Thursday, September 15, 2005

Plain Dealing

The second show here in Cleveland seemed to go over well but I was frustrated because I felt let down by many technical things and I know that had they gone right the audience would have had a better time.

Another event had taken place in the theatre that afternoon and it seems that some settings on the projector and on the desk had been reset. This meant the images didn't have the quality they should for a professional show and the sound effects that accompany the pictures were incredibly quiet too. There were a few times where I couldn't hear the sound effect so didn't know if the image had changed or not and had to have a sneaky look behind me to check rather than just rattling along with the show.

If the images don't arrive with snap and clarity in a show like this it's like a stand-up comedian mumbling his punchlines... the audience still have all the information to find the humour but it just isn't as funny. Very frustrating.

15 minutes before the end of the show the sound failed completely so I was off mic for a while. It's a show that's already quite damaging to my voice so I was worried about the damage I might do to myself trying to fill the room without amplification but when you're in full flow there's not a lot of choice and you just have to carry on.

It made for a rather odd ending. When the show ends, the lights come up and some music plays and people take their cue and leave. Of course with no sound there was no music and even though the show was clearly over and the house lights were up some of the audience found themselves sitting watching an empty stage for a while. I'm not sure what they thought was about to happen. Hmmm.

There is a good review in Cleveland's main paper, The Plain Dealer this morning though... the full thing is on the reviews page but here's the pull quote the pr people will want to use:

"I can urge you to get out of the house and away from your computer (as far away as possible, if you know what's good for you) and to get to the theater to bear witness to one of the most whimsical, profane and marvellous evenings"

Tuesday, September 13, 2005

The key word being "something"

Cleveland is a much bigger city than Napa and with much more media available it means I have a much heavier schedule of interviews - and hopefully - bigger crowds as a result. This morning I did a series of interviews on a bunch of radio stations that you'd only really find in America.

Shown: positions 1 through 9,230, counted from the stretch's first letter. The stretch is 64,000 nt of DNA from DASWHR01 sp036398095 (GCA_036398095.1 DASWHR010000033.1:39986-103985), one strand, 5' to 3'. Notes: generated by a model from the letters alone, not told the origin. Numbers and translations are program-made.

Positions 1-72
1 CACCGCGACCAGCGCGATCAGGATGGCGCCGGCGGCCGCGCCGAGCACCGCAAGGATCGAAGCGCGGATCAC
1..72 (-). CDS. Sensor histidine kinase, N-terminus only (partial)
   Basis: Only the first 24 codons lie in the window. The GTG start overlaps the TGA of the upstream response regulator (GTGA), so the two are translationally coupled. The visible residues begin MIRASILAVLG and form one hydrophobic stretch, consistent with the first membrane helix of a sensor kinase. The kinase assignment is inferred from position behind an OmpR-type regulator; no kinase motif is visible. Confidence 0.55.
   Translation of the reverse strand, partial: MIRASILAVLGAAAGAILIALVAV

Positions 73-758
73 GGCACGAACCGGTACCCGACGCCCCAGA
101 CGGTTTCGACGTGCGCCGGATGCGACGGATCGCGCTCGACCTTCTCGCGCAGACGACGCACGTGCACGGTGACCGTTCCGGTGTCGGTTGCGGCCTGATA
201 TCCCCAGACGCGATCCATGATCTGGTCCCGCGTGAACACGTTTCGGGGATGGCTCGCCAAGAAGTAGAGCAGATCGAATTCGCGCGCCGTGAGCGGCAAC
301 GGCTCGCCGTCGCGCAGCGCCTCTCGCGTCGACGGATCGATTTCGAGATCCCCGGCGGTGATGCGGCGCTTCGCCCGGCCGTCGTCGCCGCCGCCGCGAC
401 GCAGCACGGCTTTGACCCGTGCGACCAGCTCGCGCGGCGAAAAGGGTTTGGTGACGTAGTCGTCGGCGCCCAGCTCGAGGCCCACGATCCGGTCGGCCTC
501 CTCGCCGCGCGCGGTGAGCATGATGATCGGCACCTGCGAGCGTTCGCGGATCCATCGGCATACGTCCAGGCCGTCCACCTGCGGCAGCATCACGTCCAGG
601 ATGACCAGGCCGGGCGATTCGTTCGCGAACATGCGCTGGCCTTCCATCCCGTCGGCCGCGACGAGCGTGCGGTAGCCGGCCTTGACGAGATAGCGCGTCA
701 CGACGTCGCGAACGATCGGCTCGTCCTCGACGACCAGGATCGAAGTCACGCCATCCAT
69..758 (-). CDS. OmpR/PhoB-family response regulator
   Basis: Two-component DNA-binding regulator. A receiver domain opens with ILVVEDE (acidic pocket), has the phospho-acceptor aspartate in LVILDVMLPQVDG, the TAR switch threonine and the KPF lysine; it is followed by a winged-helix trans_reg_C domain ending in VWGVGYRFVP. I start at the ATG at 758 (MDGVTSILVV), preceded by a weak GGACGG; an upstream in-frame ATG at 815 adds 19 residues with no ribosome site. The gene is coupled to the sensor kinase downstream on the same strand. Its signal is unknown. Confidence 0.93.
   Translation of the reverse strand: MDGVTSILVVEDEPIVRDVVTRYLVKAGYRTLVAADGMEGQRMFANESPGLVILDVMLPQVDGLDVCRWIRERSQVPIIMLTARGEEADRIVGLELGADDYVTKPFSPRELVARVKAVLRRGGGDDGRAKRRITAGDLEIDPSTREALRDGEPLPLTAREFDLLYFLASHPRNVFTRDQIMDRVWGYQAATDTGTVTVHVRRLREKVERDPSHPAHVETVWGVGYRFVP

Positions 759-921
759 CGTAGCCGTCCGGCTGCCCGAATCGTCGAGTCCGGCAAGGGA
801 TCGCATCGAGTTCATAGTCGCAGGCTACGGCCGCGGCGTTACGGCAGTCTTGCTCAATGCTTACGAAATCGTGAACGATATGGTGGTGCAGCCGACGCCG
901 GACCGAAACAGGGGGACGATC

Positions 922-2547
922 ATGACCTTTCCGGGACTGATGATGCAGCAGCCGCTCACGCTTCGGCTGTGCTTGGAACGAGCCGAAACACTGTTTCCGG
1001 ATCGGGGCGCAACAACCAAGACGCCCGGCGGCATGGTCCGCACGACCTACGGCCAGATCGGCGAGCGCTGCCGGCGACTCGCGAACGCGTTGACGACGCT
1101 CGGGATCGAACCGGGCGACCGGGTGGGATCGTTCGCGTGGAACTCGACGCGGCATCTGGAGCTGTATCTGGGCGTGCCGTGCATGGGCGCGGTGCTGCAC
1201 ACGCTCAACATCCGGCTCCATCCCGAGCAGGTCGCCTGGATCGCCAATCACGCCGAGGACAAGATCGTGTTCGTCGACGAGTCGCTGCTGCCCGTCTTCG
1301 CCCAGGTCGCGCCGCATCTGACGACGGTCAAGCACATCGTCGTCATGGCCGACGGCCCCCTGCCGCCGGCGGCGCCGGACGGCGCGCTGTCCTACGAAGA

Starting at just after 7am I was on WMMS (Rock) then WGAR (Country) then WTAM (Talk) and WMVX (Mix) - all within a space of 90 minutes before travelling to WKYC - the local NBC affiliate for a TV show called Good Company. And I hope I was. Even if I was looking like a scruffy tourist.

The show did get off to a good start on the first night. There was a nicely fullish house and generally there was a great reaction. There was definitely some discomfort in the room when I was discussing Creationism although I can't quite work out the nature of it. But it didn't seem to do the overall reaction any harm and there was something of a standing ovation at the end.

Sunday, September 11, 2005


I wrote yesterday about the rare pleasure of a home-cooked meal while on tour so you can imagine my delight on arriving at my Cleveland hotel this evening to discover a kitchen! It's not the best kitchen in the world but at least it means that some simple food can be rustled up now and again. And that a 3am sandwich is available. And toast. This is exciting.

As there's a kitchen there are also some basics - such as salt and pepper - provided. Now, if you were trying to give weary travellers the feel of home, would you choose to give them salt and pepper pots or would you make do with those tiny sachets of individual servings? It's a difficult choice isn't it? Perhaps this is the ideal solution. The mind boggles.

Belt and Braces

Saturday, September 10, 2005

The joy of home cooked food

My break in San Francisco is almost at an end - I fly to Cleveland tomorrow where the tour continues. I'd almost forgotten that there was a reason I was in the US.

On August 28th I wrote about the show being visited by one of the googlewhacks that I met in the adventure. The reason that David and Danielle (aka Unicyclist Periscopes) were able to get out to the show in Napa is that they no longer live in Washington D.C. having moved to Palo Alto which is not far from San Francisco.

This also meant I got to spend some more time with them during my break. We visited a baseball game (v. exciting) and I also headed out to Palo Alto for my first home-cooked meal of the tour (even more exciting) and a trip to the cinema to see the wildly funny and liberatingly rude Aristocrats.

This won't mean a great deal to you unless you've seen the show or read the book but I was really delighted when Danielle presented me with a second Teeny Google.

She seems to have an uncanny knack for spotting these things in unlikely places (this one was alone in a stationery store where the owner had no recollection of having ordered it) or maybe the world has an uncanny knack of placing these in her path shortly before we meet.

Today as I walked along the coast I found myself at the spot of my first rock-balancing and decided to have another go. I doubt I'll ever be able to balance things with the beauty that Bill Dan manages but I was still quite impressed with this stack - the second from the top was really quite small and difficult to place.

Maybe I'll give everything up and start a new life as a rock-balancer. Or maybe I won't.

Thursday, September 8, 2005

San Francisco

I'm enjoying my break in San Francisco. I cycled over the Golden Gate Bridge into Sausalito the other day where I saw a man called Bill Dan balancing rocks on the shoreline. It's really beautiful. The next day I felt compelled to have a go at some rock-balancing myself. I managed this stack of five which isn't anywhere near as beautiful but was very satisfying all the same.

Thursday, September 1, 2005

A book I like...

Simon Singh has an amazing knack for writing about complex scientific ideas in elegantly simple ways. It's his ability to find the human stories behind the science that makes this so readable and you find yourself picking up an understanding of things at the same time as you're turning the pages to find out what happens next.

Big Bang: The Most Important Scientific Discovery of All Time and Why You Need to Know About It

See all the books I've recommended so far here